Wednesday Nov 22, 2006

Windows Lock Screen Update

If you read my earlier post, you'd see a caveat that states "xvkbd requires a window manager, so leave dtsession as an application to launch in CAM".

Well, that's not entirely correct.  In fact it's not correct at all.  Rdeskop, Sun Ray Connector, and Even SGD work just fine if you try to lock the screen without dtsession.  The trick is to not have utaction call a script.   i.e.:

/opt/SUNWut/bin/utaction -i -d "/usr/openwin/bin/xvkbd -text '\\Ml'" &

(or what ever sequence you need...See the post mentioned above for SGD, XP, Win2K)

But...(there is always a but).  It does not work with Citrix.  It only seems to work with Citrix if you have dtsession enabled.

Until now.  You can dump dtsession and have the smart card lock the screen using xvkbd using Citrix.  The trick here, not really a trick, is to have utaction call a script.  It's the magic in the script that tells xvkbd what window to send the keystrokes to.  Let's say your CAM script that called Citrix looked like this:

#!/bin/sh
set -x
/opt/SUNWut/bin/utaction -i -d "/opt/Citrix/winlock" &
/usr/lib/ICAClient/wfica -desc Desktop


Your winlock will look like this:

#!/bin/sh
set -x
WINID=`/usr/openwin/bin/xwininfo -name "Desktop "|grep xwininfo |awk '{print $4}'`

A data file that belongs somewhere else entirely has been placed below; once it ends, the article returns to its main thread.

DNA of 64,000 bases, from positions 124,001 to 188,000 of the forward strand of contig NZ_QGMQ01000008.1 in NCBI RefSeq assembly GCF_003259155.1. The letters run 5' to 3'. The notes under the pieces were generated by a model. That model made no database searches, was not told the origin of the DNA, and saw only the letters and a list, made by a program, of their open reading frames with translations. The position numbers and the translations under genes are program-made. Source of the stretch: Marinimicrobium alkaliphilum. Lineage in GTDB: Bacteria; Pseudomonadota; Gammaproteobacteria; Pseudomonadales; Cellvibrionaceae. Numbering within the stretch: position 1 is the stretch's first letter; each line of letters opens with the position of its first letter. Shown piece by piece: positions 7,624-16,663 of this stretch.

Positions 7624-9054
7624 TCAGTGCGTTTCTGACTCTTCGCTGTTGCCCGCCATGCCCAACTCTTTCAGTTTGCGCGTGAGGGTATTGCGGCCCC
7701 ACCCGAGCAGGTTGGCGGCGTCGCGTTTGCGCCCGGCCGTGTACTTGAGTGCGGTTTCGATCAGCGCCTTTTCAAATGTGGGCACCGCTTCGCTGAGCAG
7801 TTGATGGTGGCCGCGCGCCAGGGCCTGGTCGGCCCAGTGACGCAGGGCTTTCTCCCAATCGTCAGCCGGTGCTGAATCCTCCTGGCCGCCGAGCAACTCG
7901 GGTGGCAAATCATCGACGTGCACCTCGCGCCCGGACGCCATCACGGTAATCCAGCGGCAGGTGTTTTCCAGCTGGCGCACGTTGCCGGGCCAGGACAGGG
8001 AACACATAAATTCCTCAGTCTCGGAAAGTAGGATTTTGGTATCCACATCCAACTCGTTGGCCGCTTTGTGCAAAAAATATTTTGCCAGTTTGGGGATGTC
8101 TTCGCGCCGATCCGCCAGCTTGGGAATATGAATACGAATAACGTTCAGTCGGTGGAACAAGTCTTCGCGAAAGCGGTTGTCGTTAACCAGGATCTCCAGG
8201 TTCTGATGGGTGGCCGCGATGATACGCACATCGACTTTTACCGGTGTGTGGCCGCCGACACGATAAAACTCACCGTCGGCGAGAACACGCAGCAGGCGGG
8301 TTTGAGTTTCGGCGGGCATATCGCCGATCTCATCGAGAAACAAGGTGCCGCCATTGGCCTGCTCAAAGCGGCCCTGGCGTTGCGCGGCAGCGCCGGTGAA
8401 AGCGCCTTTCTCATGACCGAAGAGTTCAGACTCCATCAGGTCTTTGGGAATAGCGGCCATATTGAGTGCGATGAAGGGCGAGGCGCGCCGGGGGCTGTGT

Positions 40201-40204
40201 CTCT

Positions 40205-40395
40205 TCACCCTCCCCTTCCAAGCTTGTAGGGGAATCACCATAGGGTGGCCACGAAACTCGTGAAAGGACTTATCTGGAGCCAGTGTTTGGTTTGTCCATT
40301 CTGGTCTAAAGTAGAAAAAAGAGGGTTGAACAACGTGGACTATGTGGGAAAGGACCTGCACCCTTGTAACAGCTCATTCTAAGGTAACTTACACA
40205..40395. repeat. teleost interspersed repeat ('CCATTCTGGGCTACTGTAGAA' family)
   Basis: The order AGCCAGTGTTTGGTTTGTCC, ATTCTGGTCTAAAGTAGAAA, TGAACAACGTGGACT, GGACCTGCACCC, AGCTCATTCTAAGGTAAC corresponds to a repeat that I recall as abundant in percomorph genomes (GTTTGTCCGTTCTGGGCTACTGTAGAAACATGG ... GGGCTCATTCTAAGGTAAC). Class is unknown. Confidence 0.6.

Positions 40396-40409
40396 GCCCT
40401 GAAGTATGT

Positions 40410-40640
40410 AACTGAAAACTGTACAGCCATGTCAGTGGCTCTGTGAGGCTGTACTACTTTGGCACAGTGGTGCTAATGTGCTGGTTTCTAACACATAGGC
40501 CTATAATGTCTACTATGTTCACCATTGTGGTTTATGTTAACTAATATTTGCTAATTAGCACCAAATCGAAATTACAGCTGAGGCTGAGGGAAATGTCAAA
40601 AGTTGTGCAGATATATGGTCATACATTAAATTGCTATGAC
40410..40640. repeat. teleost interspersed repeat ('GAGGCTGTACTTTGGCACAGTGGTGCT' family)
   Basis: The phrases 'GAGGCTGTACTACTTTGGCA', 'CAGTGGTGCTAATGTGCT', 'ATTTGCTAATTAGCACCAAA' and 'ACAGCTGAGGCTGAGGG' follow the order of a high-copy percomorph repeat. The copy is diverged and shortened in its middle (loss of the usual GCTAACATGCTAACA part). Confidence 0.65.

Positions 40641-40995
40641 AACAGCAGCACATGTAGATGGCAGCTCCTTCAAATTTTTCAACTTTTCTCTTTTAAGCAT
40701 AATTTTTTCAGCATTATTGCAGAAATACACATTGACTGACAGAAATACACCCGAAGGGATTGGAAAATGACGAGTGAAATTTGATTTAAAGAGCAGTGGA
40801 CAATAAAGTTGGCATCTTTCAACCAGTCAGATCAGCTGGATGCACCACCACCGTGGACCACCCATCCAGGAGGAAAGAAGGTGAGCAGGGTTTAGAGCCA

/usr/openwin/bin/xvkbd -window $WINID -text '\\Ml'

The key is the -name part.  It actually matches exactly what you call your published app (i.e. the -desc part of your wfica script).  It also needs to be in quotes and have the trailing space.  If you have a different name, you can figure it out doing the follow:

Before removing dtsession, add a new CAM app for dtterm (/usr/dt/bin/dtterm).  Set it to be default so it launches.  So on your screen you may have a full screen Citrix session and a terminal.  The terminal may be behind the ICA window, so you might have to alt+tab to get to it.
Then you can just type xwininfo in the dtterm and click on the Citrix session to get the proper name (quotes/# of trailing spaces/etc) to use for your winlock script.

That's it.  This little tip will save you at least 30 MB of RAM per session.

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